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For This Land: Writings on Religion in America

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Overview

First Published in 1999. Routledge is an imprint of Taylor & Francis, an informa company.

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Editorial Reviews

Publishers Weekly - Publisher's Weekly
In The Red Man in the New World Drama, Native American activist, lawyer and religious leader Deloria trenchantly declared, "While America has produced great businessmen and scientists, it has been unable to produce one great philosopher or theologian." Though controversial, Deloria's writings have challenged continually the ways that religious thinkers understand the relationship between the practices of American religion native and imported. From the beginning of the American experiment, Deloria notes, the unique beliefs and rituals of indigenous American religion have been replaced by the polity and practice of European Christianity. To return to the values of a distinctly American religion, he asserts, means recognizing that the American land serves as the fountain of human existence and the standard of religious revelation in this place. Deloria gathers in this collection of essays from 1965 to 1995 his most forthright reflection and writing on American religion, nicely divided into five sections examining such topics as "The Theological Dimension of the Indian Protest Movement," "Religion and the Modern American Indian," "Sacred Lands and Religious Freedom," and "Is Religion Possible?: An Evaluation of Present Efforts to Revive Traditional Tribal Religions." In his afterword to this volume, Deloria declares that the "old mainstream churches have hardly any relevancy for our time." Although he has sought unity between American Christianity and Native American religion for many years, he disdains religious expressions by either community that substitute the form of religious practice for an experience of the substance of the sacred. Finally, throughout these essays Deloria emphasizes, as he said in God Is Red, "Religion cannot be kept within the bounds of sermons and scriptures. It is a force in and of itself and it calls for the integration of lands and people in harmonious unity." Deloria's forceful and important essays deserve a wide reading. (Feb.)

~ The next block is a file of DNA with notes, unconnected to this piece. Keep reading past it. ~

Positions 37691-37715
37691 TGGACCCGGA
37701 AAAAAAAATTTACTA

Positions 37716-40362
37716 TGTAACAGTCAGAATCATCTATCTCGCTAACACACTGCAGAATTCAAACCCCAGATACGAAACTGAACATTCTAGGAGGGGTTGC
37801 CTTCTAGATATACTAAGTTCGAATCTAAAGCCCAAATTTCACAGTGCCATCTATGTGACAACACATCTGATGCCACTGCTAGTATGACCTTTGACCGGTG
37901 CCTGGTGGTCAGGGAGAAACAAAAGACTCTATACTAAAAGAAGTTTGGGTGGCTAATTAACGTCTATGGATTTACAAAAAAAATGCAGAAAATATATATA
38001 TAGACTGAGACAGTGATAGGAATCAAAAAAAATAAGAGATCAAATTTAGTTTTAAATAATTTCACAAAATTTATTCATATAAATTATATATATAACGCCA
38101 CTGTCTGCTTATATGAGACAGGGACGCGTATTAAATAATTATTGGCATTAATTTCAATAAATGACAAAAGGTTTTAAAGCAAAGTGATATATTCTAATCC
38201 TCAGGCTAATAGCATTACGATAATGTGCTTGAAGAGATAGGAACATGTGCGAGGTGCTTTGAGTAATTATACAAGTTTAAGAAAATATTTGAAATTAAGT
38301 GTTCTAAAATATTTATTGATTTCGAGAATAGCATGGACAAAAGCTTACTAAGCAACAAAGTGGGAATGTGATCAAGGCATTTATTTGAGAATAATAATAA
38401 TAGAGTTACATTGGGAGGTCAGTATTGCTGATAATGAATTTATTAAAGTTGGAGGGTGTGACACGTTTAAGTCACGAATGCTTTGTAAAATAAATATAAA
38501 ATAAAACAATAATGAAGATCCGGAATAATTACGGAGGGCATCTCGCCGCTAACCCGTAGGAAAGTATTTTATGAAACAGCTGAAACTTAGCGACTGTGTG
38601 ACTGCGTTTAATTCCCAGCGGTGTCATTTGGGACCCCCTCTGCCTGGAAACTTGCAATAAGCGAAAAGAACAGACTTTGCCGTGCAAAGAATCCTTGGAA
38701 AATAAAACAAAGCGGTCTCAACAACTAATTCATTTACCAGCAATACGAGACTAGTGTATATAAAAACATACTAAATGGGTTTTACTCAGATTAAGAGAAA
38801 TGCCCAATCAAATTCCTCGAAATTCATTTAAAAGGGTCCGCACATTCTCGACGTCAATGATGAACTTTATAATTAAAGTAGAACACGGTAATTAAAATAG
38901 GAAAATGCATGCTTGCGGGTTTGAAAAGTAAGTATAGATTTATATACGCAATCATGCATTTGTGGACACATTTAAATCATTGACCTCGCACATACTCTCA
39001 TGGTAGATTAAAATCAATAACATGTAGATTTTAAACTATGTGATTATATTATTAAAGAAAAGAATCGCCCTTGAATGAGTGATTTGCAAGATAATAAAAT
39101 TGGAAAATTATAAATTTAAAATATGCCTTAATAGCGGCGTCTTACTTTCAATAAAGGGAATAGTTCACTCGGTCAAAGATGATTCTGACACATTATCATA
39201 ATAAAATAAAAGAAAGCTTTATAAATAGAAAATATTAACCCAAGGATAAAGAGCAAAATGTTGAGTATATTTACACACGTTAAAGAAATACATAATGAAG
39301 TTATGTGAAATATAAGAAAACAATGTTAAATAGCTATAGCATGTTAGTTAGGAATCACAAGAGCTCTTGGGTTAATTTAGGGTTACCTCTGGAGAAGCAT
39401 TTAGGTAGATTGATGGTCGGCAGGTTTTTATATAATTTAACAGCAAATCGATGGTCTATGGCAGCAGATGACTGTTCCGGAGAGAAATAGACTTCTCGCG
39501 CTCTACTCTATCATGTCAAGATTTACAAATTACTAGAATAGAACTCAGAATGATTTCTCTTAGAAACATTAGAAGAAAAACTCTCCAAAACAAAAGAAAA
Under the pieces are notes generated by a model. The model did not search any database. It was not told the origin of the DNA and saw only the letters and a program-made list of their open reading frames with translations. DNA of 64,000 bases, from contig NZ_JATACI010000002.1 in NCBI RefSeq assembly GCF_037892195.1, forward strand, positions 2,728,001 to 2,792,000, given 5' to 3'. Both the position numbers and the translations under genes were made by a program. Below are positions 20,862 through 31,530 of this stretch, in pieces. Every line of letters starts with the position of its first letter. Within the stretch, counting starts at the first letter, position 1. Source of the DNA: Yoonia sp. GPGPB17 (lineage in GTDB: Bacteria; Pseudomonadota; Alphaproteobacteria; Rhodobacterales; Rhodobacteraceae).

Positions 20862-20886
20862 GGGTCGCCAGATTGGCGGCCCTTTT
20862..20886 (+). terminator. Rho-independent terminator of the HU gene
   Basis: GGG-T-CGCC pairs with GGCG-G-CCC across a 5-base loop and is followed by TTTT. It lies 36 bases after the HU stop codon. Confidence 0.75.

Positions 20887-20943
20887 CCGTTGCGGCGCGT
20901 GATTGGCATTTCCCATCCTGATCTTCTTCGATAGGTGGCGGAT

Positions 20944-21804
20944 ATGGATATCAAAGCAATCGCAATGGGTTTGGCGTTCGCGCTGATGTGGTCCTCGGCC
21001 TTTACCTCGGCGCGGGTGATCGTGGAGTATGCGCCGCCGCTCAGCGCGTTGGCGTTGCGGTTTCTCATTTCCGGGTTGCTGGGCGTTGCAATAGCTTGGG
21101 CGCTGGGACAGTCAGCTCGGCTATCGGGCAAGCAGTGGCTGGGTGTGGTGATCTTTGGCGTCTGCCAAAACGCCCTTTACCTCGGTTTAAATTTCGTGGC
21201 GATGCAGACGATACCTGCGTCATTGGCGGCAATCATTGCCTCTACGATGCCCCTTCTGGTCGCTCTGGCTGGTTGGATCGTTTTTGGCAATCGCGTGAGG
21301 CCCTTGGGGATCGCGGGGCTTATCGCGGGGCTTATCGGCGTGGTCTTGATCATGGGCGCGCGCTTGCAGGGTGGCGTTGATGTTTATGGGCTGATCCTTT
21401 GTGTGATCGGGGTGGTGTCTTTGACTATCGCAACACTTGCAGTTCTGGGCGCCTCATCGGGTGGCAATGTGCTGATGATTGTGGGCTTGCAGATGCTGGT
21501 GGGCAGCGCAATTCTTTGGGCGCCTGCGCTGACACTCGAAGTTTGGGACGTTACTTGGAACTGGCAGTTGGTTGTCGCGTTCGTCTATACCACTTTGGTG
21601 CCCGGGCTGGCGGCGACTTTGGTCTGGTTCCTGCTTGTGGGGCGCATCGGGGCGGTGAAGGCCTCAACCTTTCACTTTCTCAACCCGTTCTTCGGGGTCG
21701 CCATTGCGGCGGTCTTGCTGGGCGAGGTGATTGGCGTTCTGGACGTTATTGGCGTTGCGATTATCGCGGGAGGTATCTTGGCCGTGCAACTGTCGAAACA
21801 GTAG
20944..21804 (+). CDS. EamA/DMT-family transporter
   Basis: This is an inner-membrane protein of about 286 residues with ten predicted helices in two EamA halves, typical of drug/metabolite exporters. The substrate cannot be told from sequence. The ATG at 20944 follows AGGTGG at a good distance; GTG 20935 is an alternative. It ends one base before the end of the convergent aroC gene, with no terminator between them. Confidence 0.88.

Library Journal